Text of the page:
Jack has nine tiles. He put them together to make a square so that two tiles of the same colour were not beside each other. Can you find another way to do it?
Write the numbers up to 64 in an interesting way so that the shape they make at the end is interesting, different, more exciting ... than just a square.
You have two sets of the digits 0 – 9. Can you arrange these in the five boxes to make four-digit numbers as close to the target numbers as possible?
Find at least one way to put in some operation signs (+ - x ÷)
to make these digits come to 100.
How could you put eight beanbags in the hoops so that there are
four in the blue hoop, five in the red and six in the yellow? Can
you find all the ways of doing this?
You cannot choose a selection of ice cream flavours that includes totally what someone has already chosen. Have a go and find all the different ways in which seven children can have ice cream.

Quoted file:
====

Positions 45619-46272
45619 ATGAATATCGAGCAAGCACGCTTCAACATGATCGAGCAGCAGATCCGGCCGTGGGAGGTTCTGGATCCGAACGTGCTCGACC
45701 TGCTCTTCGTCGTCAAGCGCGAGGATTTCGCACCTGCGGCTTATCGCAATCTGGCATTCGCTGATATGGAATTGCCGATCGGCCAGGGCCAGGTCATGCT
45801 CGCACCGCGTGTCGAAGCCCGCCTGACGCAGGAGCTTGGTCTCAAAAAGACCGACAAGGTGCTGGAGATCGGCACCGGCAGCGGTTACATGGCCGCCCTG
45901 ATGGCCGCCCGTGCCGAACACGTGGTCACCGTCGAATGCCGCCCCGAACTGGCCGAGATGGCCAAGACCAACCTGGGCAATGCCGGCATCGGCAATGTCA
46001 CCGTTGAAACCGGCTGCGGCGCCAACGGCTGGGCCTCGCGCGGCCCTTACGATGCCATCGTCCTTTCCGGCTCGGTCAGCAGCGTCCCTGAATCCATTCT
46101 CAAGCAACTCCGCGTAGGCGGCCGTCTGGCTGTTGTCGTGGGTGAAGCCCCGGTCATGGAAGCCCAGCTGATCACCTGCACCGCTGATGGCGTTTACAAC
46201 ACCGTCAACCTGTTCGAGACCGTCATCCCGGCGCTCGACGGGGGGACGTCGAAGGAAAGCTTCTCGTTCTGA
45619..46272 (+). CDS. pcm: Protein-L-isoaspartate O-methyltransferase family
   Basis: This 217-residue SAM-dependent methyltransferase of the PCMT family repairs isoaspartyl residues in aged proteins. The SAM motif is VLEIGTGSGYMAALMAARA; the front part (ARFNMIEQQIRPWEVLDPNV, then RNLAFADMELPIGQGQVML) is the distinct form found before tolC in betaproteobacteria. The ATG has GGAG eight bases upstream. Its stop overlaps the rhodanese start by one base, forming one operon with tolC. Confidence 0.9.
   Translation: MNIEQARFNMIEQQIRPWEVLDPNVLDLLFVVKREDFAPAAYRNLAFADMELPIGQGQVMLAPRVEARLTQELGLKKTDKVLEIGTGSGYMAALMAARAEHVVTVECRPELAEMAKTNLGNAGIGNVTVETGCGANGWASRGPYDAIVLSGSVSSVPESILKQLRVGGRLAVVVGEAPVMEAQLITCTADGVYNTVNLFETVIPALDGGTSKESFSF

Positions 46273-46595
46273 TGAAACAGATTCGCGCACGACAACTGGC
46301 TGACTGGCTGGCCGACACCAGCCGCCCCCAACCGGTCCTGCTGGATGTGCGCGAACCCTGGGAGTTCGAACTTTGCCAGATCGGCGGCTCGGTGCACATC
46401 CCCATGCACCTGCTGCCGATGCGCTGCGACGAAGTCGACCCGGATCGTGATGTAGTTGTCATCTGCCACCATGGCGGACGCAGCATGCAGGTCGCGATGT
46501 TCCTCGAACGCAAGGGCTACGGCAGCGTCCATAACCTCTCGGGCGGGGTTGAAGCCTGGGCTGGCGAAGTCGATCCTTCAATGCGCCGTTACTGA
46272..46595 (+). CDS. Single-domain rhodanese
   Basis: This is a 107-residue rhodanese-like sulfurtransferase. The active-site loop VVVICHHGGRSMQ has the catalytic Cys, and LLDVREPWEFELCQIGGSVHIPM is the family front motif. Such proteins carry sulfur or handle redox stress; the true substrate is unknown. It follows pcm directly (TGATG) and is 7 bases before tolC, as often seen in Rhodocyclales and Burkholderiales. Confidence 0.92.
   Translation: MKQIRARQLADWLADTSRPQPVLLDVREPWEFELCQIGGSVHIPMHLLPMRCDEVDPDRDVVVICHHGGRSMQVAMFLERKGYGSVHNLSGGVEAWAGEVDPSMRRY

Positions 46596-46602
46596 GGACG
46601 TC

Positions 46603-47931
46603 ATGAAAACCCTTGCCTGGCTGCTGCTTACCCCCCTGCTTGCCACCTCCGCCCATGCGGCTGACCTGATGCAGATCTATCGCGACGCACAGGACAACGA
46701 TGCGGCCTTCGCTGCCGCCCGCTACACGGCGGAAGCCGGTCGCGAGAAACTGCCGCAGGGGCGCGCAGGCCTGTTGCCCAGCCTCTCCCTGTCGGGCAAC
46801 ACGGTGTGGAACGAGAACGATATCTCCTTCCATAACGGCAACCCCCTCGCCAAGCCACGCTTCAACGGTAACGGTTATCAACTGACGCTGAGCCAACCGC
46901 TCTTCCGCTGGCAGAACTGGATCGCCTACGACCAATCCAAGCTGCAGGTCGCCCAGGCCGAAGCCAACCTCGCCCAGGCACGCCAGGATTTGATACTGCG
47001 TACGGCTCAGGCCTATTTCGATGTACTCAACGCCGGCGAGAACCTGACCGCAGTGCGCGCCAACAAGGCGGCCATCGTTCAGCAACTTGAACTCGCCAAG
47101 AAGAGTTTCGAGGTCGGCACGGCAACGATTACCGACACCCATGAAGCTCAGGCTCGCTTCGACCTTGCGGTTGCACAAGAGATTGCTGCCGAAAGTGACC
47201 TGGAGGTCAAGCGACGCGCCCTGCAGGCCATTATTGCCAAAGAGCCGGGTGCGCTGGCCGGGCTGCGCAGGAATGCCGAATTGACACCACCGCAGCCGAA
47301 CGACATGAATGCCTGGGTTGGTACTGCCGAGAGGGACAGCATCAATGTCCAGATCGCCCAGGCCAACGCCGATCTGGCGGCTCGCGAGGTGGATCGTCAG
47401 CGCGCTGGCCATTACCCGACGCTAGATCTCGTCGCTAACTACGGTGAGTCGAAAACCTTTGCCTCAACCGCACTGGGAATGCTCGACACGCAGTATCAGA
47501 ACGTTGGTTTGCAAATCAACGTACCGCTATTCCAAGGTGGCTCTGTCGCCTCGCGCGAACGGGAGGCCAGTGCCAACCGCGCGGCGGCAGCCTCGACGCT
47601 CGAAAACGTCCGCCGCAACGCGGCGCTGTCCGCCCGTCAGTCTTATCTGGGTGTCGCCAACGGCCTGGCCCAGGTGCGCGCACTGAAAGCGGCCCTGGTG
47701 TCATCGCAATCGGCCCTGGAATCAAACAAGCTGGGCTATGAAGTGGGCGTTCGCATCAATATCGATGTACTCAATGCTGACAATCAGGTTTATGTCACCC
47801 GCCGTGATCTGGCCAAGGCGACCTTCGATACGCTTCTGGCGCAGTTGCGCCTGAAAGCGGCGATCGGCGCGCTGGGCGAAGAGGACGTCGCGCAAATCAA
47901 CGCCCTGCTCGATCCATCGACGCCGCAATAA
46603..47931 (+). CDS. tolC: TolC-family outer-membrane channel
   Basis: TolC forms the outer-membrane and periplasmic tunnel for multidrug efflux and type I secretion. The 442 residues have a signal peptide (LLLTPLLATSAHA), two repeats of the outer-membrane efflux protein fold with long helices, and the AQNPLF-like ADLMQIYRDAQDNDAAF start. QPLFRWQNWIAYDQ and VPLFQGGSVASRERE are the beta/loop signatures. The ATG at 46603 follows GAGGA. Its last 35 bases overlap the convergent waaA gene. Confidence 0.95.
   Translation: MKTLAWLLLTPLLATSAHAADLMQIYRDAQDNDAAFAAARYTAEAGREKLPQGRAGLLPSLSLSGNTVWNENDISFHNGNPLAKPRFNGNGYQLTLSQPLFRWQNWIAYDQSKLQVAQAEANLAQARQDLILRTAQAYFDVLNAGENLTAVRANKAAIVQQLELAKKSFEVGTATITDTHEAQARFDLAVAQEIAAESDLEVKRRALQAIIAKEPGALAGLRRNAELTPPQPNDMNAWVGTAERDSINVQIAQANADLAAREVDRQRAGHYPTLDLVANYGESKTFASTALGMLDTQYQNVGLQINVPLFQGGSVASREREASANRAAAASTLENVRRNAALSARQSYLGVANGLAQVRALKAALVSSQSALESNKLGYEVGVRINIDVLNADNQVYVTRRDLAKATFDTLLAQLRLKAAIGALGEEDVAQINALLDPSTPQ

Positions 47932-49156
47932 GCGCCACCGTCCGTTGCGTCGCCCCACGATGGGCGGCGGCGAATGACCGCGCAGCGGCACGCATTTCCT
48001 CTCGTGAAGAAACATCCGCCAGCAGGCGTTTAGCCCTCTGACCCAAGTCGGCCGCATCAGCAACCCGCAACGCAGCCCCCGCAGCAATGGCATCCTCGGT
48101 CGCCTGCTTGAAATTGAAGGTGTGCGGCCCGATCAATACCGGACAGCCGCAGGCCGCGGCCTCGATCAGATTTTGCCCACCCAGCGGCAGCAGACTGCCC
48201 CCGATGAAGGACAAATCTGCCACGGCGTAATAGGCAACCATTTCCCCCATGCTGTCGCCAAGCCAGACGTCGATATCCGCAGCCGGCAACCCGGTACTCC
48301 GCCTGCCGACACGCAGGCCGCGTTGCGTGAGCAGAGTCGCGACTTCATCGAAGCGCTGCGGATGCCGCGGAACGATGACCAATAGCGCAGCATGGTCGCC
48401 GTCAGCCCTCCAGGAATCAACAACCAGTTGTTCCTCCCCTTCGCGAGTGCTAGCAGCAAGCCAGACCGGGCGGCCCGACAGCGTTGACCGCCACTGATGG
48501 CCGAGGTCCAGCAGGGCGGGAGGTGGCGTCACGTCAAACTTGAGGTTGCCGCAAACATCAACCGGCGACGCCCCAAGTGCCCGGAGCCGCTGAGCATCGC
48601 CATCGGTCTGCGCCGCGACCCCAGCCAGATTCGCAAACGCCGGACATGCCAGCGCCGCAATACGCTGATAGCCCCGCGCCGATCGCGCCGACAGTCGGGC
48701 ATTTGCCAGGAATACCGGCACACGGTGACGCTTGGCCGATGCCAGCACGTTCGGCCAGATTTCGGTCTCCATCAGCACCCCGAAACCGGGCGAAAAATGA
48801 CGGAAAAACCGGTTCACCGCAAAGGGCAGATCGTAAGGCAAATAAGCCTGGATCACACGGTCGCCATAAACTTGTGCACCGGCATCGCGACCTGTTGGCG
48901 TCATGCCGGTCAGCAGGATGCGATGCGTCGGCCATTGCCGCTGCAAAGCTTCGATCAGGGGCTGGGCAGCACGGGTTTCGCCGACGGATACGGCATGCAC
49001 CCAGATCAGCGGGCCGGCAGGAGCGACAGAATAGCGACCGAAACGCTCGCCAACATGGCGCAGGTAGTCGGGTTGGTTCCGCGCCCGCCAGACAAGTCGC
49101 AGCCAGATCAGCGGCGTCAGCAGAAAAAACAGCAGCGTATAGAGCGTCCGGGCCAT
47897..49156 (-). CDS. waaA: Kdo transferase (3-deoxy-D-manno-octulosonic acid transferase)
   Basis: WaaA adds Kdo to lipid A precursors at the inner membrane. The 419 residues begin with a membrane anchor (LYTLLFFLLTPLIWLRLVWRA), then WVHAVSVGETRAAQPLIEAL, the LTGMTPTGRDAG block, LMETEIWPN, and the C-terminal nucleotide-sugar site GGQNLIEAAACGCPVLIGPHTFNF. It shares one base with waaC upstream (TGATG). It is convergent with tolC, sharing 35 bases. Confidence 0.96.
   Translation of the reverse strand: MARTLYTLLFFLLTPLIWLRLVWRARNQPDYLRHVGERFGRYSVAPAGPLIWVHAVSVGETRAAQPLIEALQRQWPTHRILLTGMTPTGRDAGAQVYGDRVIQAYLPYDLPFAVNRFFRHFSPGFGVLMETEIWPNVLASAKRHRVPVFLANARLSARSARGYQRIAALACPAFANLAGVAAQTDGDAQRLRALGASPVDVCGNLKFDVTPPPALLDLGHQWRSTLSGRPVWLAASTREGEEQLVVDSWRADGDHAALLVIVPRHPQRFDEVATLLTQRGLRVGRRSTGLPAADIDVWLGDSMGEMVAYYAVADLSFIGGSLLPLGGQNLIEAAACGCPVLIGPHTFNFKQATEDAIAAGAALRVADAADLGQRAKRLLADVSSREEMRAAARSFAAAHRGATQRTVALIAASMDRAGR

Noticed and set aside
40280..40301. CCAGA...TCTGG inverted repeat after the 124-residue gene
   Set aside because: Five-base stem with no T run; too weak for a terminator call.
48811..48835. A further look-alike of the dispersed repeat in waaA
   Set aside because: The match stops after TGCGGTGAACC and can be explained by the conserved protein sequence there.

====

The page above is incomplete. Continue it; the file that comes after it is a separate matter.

Use these four dominoes to make a square that has the same number of dots on each side.
Can you find rectangles where the value of the area is the same as the value of the perimeter?
Charlie has moved between countries and the average income of both
has increased. How can this be so?
Powers of numbers behave in surprising ways. Take a look at some of these and try to explain why they are true.
Rowena's approach to this problem was particularly methodical - she
made sure she found all the possible solutions.
Go to last month's problems to see more solutions.
Kirsti Ashworth, an NRICH Teacher Fellow, talks about her
experiences of using rich tasks.
An article that reminds us about the value and importance of communication in the mathematics classroom.
A game for two people, or play online. Given a target number, say 23, and a range of numbers to choose from, say 1-4, players take it in turns to add to the running total to hit their target.